8. Considering the time it was put on the market (disco), most bass players didn't have a clue at what to do with all of the tonal options. It was ahead of its time----like Studebakers, and other such radical, innovative designs for its time, people couldn't handle something so different. Appreciation comes when people's paradigms take on progressive characteristics. In this respect, during that time, Gibson was willing to push the envelope, wheras Fender continued to pump out what they had been doing for years without changes. This is merely an example of two companies making choices---economic-based or product advancement-based---obviously economics won. But Gibson showed they were not afraid to make innovations.
     
  9. Wasn't Entwistle using T'birds for a few years?

    Now as far as your list: the pickups are not muddy if one takes the time to use the "tone" knob. I get good definition out of my bassy sound on my '65 EB-0.

    The majority of Gibsons were NOT short-scaled. They were short in the beginning to attract the guitar player to the instrument, while Fender was attempting to attract the stand-up bassists. Neither guitar took off very quickly---it was difficult to get past stand-up bass paradigms resistant to change and innovation, a common human trait that stifles progress. By the way, Jack Bruces choice of Gibson was its high level of playability---he could do more guitar-like things on it than he could on long scale basses. Having owned a Jazz bassin 1969 and 1970 and a Gibson EB-2 from 1970 to 1973, I know exactly what he was talking about. The Gibsons were easier to play as a guitar and, hence, play a more innovative style of bass.

    Mahogany---purely a subjective choice, some like the warmth of mahogany over the sharpness and brittleness of maple. Personally, each has its perfect use.

    Unattractive body designs? ----yeah, well, I think Lamborghinis are ugly....
     
  10. nfgrufio

    nfgrufio

    Jan 22, 2005
    anyone who hasnt played a gibson ripper cannot say gibson does not make good basses. I own one and its a GREAT bass. wonderful tone that will kick you in the chest. end of story
     
  11. TBird1958

    TBird1958 As a matter of fact....I am your Queen! Staff Member

    Mar 13, 2008
    Seattle Washington
    Endorsing Artist Mike Lull T Bass pickups
    Umm....

    John Entwisle? played for a band named The Who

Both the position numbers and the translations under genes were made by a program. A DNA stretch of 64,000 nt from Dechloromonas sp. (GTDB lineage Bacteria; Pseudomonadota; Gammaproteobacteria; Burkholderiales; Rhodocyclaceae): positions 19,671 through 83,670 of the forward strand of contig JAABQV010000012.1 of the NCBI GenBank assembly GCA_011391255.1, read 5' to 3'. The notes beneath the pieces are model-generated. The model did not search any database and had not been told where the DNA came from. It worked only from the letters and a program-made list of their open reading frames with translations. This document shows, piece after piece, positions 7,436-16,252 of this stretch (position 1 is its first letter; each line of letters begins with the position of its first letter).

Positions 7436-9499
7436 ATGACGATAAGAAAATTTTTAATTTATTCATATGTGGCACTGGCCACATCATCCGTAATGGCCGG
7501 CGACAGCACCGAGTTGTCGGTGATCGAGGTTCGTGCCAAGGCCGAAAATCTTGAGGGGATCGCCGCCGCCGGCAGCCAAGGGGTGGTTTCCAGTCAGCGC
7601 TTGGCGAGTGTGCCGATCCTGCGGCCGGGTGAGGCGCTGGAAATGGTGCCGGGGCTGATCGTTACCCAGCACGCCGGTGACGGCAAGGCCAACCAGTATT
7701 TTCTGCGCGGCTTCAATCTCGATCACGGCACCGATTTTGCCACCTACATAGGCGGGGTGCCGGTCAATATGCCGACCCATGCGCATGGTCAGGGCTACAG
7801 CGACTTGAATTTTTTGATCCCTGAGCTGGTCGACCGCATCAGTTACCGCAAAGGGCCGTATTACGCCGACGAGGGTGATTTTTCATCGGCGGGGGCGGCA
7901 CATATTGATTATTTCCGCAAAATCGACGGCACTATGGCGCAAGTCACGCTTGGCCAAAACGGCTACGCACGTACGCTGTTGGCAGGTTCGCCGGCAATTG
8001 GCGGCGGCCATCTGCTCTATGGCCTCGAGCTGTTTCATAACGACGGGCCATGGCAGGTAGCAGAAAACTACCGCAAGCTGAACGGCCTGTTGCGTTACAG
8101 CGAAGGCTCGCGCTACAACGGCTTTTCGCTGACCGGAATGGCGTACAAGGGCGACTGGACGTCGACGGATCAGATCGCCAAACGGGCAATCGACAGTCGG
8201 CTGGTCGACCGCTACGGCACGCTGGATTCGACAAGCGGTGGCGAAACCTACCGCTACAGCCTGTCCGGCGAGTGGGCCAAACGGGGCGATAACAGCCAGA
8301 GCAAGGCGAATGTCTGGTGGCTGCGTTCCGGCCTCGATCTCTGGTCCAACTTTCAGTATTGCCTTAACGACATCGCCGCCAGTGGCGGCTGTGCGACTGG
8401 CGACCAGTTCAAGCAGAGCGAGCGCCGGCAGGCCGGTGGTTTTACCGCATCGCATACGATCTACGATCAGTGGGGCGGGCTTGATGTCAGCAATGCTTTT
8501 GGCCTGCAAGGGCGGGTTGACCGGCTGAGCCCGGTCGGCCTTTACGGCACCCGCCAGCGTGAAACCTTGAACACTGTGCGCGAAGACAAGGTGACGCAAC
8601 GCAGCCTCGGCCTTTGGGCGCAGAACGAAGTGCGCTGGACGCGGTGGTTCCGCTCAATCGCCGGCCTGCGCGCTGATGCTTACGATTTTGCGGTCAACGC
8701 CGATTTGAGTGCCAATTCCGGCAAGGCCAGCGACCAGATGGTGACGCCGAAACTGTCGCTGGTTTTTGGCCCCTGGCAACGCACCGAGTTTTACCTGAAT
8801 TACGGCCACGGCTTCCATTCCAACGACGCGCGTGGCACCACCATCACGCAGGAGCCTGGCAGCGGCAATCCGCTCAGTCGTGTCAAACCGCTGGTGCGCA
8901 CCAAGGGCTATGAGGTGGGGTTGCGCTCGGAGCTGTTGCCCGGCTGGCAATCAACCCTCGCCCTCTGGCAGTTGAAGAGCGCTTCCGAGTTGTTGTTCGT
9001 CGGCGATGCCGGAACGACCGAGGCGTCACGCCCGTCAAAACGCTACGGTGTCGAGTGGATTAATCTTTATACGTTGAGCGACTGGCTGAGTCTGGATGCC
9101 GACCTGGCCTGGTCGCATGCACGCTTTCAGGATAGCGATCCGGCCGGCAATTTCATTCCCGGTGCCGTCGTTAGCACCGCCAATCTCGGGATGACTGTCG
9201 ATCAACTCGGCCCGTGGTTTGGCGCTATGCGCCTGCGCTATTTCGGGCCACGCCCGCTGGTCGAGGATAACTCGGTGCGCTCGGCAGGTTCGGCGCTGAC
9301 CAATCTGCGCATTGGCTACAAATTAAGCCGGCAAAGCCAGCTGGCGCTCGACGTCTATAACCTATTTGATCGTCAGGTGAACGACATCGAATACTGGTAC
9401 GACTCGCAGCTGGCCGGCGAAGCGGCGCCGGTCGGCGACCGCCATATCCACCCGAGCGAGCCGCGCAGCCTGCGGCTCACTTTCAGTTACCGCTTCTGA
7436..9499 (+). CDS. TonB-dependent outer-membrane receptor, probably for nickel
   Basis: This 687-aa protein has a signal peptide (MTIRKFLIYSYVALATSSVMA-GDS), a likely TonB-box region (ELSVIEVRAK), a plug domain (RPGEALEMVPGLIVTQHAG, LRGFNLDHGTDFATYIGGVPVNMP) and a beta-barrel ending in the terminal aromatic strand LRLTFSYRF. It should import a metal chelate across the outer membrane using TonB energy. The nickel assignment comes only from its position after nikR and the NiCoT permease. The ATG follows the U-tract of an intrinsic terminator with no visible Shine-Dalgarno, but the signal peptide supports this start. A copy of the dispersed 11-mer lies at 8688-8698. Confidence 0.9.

Martin Turner Wishbone Ash

    Overend Watts Mott the Hoople
     
  12. Young/new Bassists wanted the more in vogue and glamorous Bass guitars; existing Bassists took a little more time
    The problem in the early days (50s) wasn't the Basses but the amplifiers available or more to the point the poor power handling of the loudspeakers in those days, it was most Bassists dream to be able to downsize, initialy the only Bassists around were left over from the dance/Jazz band era; for a young muso starting out especialy in the UK transport was the major obstacle; with a bass Guitar and small amp you could and did travel by public transport, you could not do this with an Upright Bass.
     
  13. Yup--for those willing to innovate, but many in the beginning did not like the sound. And Gibson's approach was completely different---instead of trying to convert stand-up bassists, they were attempting to attract the guitarist by making the bass feel more like a guitar.
     
  14. Yes but when those early Basses are played through todays amplifiers it is a different story, my 65 Jazz sounded fantastic in recent years through Trace & Ashdown gear.
     
  15. Kemet09

    Kemet09

    Oct 29, 2004
    Chi-Ca-Go
    Endorsements: Sire Basses
    Wow, sounds a lot like Warwick!!! Ughh!!! I see very few Gibsons in places like GC & Sam Ashe. Mostly Epi's

    I totally agree with you on the RD Artist! That thing is a monster!!! I have 1 now. I had a Grabber years ago. It was a great quality axe, but It was really muddy most of the time. I would probably appreciate it more now than I did then. I now want a Ripper, but the prices have been driven up by those Grunge & Fake Punk dudes on TV... :spit: